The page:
I Didn’t Want To Sleep Tonight Anyway: A look at real life video game creepypasta

You know, when I was a kid, i steered away from spooky games. Even anything mildly spooky was too much for me. But sometimes, things would slip through the cracks. I’d pick up a game that looked incredibly innocent but would  contain something that would haunt my dreams. To this day, the drowning music from early Sonic the Hedgehog games still sends an uncomfortable chill down my spine. Or clipping through a level only to see the eternal darkness of the unmapped void.

And as I grew older, I began to sort of revel in this. Horror games fascinated me, but games that weren’t scary in the least but still had terrifying things in them? Even better. And I’m not just talking about that one piano in Super Mario 64. Even though it was terrifying. I’m talking about things in otherwise completely innocent games that just… Happen. Without explanation or being elaborated on. So let’s take a look at a few interesting examples.

The first example comes from the (in)famous MMO title, Second Life. Primarily known for letting you live the virtual life you always wanted through an avatar living in a weirdly mundane world where people charge way too much for virtual items, virtual crime was rife. Usually, rules weren’t too strictly adhered to. But when they were, it got a little… Weird.

One user, Nimrod Yaffle, recounts what happened to him after receiving an email from Linden Lab, the developer of the game, informing him that he had been sent to a place called ‘The Corn Field’.

The myth, the legend, The Corn Field

“I thought it was a joke,” he told Tony Walsh in an interview about the mysterious prison server, “I never even knew it existed before I went there, and by the looks of it, a lot of other people didn’t either.”

The Corn Field is, essentially, a location cut off entirely from the rest of the game. It’s one large area filled with rows of corn, a tractor that can be ridden, even though it moves quite slowly, and two TV sets. The TV sets even went as far as to show the full length 1940’s film, ‘Boy In Court’, about a teenager on probation. A delightfully ham-fisted message to those stuck in this endless, unsettling corn field.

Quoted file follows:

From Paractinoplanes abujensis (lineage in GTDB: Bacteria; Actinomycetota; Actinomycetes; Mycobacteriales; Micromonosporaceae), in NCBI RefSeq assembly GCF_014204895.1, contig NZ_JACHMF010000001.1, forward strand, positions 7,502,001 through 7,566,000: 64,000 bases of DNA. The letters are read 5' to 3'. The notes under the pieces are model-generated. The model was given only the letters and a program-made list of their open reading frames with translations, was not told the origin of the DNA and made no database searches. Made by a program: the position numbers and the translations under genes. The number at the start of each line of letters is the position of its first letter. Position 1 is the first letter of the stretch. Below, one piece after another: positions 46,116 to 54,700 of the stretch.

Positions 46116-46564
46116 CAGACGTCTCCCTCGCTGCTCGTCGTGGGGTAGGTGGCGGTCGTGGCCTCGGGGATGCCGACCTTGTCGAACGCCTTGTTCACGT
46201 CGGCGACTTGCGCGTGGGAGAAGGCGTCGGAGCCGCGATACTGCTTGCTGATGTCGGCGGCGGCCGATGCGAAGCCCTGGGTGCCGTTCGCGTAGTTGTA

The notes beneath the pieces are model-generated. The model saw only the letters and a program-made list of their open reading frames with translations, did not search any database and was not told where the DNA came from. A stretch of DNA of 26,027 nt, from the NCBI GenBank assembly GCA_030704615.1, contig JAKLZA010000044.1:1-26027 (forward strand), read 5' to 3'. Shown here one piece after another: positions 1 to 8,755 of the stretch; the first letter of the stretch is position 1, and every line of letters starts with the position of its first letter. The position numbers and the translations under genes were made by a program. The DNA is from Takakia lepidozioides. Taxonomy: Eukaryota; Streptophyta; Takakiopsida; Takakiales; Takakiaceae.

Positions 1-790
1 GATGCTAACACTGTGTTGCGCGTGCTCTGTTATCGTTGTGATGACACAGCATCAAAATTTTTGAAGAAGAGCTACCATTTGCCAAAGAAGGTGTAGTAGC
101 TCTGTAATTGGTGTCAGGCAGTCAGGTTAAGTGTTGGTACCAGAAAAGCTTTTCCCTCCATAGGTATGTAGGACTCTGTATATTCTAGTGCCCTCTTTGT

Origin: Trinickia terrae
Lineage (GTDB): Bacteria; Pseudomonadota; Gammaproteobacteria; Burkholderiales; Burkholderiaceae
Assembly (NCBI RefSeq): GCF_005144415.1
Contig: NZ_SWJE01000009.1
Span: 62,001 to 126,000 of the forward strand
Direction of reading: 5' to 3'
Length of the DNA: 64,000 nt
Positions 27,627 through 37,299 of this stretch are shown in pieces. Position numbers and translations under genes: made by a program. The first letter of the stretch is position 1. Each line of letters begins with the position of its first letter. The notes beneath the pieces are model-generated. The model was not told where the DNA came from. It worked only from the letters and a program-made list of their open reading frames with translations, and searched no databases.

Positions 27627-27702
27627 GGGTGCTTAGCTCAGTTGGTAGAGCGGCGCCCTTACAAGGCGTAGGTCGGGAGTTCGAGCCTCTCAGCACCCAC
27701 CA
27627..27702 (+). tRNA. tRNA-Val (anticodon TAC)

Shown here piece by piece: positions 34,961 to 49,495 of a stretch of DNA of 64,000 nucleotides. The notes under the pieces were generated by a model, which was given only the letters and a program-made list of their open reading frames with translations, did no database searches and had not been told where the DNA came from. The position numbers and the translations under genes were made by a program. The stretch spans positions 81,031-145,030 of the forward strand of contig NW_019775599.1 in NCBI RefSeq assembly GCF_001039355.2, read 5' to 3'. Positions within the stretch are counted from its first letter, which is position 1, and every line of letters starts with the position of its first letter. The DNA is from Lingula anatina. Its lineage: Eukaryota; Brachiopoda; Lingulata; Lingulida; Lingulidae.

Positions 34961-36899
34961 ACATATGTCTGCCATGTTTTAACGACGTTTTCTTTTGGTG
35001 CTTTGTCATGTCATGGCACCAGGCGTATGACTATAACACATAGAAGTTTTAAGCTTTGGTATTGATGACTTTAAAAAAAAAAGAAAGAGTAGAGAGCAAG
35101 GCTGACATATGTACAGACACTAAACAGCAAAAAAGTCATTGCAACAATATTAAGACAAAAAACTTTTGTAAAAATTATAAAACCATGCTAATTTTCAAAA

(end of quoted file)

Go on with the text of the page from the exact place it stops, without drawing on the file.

When Yaffle made any attempt to leave, he found it was only a one way portal to come in, and not to go out. Any attempts to communicate with main servers were cut off. Being intuitive, Yaffle thought perhaps he could crash the server, causing the game to boot him to the nearest spawn zone. But even that didn’t work, as he soon found he couldn’t even spawn items.

Of course, this was written ten years ago when The Corn Field was a place of mystery and rumor. Nowerdays, anyone can go there for funsies, which kind of ruins the magic.


Psychonauts was something of an oddity at release, but later found amazing critical reception and even a Kickstarted sequel. And rightfully so. It was a delightfully quirky little game full of innovative ideas, fun gameplay, and a wonderful little turtle named Mr. Pokeylope.

There were quite a few strange bits and pieces in the game, for sure. A lot of things could stand out to a lot of people, but overall, it was a positive but weird game about a bunch of psychic kids in their weird psychic summer camp being instructed by their also weird psychic teachers. I mean, it’s not normal, but let’s just say that as far as this unique scenario goes, it’s as normal as it’s going to get.

That is, until you entered the teaching level of Milla, taking place inside her mind (again, it’s normal, don’t ask too many questions). Her mind is an eternal party/tutorial level where you can get a grip on some of the basic elements of gameplay and have a rockin’ time in an eternal vibrant 60s world.

Unless you began to explore a little too much.

At that point, locked away in a dark corner of her mind, you’d find her dark past. Milla once ran an orphanage which, unfortunately, burned down. With all the children under her care inside. Should you peek into this chest of nightmares, you’re confronted with a flaming room and the voices of children saying ‘save us!’ and ‘why did you let us die!’

So that’s a thing!


Finally, there’s this… Thing. A real oddity, not just of gaming, but of Youtube. So I’m not sure how much of this is the game just being creepy and how much of it is Youtube as a whole. In the data files of Spongebob Squarepants: Battle for Bikini Bottom on Xbox, you can find the video for an unused version of the introduction to Scooby Doo: Night of 100 Frights. Sounds innocent, if not a little weird, right?

Well… Watch the video.

You might notice a few oddities. Things such as the progress bar for the video always stopping at roughly 1:04 and then buffering. The audio will always be weirdly out of sync. When prompted for comment, the uploader of the video, Funlunde, will only reply with ‘It started to spread. :)’, or something equally ominous.

So, that leaves us with the question: What completely innocent game have you played that left you 100% creeped out by something? I’d love to know!

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